Jessie Redmon Fauset: Prolific Writer and Editor During the Harlem Renaissance

1 Posted by - January 30, 2018 - BLACK ART & LITERATURE, BLACK WOMEN, HARLEM RENAISSANCE, LATEST POSTS

Jessie Redmon Fauset was a prolific writer and editor during the Harlem Renaissance. Fauset authored essays, novels, and poems, and earned the nickname “the midwife” for helping younger writers. She was considered to be one of the most intelligent female novelists of the Harlem Renaissance.

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Fauset was born in Camden County, New Jersey, on April 27, 1882. She grew up in Philadelphia, Pennsylvania. Her parents valued education and encouraged Fauset to always do her best. She graduated as valedictorian of the esteemed Philadelphia High School for Girls, where it is highly likely that she was the only Black student in her class.

She later attended Cornell University and joined Phi Beta Kappa. After graduating college, she worked as a foreign language teacher in Baltimore, Maryland, and Washington, D.C.

In 1912, while still teaching French, Fauset began to submit reviews, essays, poems and short stories to The Crisis, a magazine founded and edited by W.E.B. Du Bois. Du Bois convinced her to become the publication’s literary editor, a position she took up in 1919.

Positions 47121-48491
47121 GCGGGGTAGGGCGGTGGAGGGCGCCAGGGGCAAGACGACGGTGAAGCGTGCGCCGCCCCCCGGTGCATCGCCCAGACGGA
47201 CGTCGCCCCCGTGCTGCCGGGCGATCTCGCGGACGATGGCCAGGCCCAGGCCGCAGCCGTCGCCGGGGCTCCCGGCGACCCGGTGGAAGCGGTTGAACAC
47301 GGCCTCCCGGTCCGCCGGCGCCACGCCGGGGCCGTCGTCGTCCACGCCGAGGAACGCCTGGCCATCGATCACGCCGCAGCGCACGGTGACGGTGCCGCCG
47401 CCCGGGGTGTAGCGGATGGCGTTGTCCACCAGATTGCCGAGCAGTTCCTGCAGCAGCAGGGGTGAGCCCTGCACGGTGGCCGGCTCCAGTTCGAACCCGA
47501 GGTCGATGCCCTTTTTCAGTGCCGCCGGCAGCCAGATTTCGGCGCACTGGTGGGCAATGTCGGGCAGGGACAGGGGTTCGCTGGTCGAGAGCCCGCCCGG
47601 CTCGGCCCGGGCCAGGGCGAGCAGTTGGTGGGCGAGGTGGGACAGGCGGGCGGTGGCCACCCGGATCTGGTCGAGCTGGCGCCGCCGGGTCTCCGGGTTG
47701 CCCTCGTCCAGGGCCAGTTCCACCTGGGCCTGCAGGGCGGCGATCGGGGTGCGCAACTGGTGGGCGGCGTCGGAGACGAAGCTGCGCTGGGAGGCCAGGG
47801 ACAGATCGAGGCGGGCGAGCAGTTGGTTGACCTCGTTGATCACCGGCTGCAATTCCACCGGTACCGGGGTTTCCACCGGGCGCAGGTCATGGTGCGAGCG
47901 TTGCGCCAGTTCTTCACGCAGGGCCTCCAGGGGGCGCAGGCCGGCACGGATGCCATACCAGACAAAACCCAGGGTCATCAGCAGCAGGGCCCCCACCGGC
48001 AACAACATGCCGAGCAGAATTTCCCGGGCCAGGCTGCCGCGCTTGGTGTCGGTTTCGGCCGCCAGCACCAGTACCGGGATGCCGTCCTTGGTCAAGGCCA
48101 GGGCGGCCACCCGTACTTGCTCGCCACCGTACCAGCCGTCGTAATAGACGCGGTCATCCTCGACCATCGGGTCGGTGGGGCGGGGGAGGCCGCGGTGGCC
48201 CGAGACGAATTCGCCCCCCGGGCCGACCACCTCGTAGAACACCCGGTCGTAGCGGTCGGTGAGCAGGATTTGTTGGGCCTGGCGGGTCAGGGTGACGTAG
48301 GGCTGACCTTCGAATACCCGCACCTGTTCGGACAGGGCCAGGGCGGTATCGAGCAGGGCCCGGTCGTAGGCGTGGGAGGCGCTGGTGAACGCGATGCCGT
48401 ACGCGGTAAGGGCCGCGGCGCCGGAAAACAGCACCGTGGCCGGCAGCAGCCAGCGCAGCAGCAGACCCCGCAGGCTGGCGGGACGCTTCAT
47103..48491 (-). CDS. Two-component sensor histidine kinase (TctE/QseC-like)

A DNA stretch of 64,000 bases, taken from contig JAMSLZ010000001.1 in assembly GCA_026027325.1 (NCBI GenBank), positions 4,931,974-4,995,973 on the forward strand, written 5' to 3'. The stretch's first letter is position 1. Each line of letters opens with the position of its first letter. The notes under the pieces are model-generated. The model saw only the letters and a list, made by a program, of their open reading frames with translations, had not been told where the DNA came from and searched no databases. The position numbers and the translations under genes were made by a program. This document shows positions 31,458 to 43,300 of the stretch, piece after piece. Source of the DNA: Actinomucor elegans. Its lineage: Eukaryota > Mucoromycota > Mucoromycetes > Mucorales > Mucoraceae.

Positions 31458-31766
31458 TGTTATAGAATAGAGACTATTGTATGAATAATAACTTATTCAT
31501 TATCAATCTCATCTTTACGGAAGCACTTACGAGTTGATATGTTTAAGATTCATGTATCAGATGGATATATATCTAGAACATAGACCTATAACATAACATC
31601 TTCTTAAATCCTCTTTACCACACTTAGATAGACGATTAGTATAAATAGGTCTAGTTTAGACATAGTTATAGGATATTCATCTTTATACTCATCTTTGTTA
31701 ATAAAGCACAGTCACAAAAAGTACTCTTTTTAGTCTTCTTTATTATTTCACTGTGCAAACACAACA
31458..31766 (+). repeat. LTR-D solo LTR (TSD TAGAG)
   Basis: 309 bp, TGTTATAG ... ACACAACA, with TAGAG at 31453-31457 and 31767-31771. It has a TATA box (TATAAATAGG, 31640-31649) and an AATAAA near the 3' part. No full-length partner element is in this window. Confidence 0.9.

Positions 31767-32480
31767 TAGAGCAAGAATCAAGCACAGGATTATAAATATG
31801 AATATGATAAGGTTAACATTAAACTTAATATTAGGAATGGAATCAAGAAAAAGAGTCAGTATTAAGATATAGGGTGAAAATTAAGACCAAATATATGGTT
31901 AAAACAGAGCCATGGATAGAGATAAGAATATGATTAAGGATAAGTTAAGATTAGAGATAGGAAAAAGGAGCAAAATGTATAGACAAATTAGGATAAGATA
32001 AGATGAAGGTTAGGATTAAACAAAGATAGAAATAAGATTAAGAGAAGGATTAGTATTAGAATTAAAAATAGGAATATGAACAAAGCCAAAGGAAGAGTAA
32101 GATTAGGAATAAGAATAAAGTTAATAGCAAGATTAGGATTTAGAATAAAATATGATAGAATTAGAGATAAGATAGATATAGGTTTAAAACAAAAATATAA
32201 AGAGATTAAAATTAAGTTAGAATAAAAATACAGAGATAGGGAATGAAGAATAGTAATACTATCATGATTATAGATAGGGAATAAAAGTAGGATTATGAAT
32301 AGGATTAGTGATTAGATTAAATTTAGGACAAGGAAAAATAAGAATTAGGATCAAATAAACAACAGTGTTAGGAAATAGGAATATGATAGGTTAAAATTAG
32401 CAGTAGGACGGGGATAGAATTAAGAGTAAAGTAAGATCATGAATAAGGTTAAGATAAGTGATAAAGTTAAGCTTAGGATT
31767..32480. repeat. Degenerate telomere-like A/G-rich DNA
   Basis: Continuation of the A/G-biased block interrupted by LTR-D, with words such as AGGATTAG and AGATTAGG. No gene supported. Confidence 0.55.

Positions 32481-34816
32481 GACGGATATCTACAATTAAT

Fauset’s time at The Crisis is considered to be the most prolific period of the publication’s run. She was responsible for the development of many new African-American voices. She encouraged other influential writers, such as Jean Toomer, Langston Hughes, Claude McKay, Georgia Douglas Johnson, Anne Spencer, George Schuyler, and Arna Bontemps to submit their work to the publication.

Fauset became a member of the NAACP and represented them in the Pan African Congress in 1921. After her Congress speech, the Delta Sigma Theta sorority made her an honorary member.

Her first novel, There Is Confusion, featured African-American characters in a middle-class setting. She was also a contributor to the Brownie’s Book, which was published monthly.

After eight years, she decided to resign from The Crisis due to issues between her and Du Bois. She tried to seek work in publishing, but she had no success because of her race.

She went back to teaching and later wrote three more novels: Plum Bun, The Chinaberry Tree, and Comedy: American Style.

Fauset died in 1961, at the age of 79.

sources:

http://www.biography.com/people/jessie-fauset-9292341#!

http://www.encyclopedia.com/topic/Jessie_Redmon_Fauset.aspx

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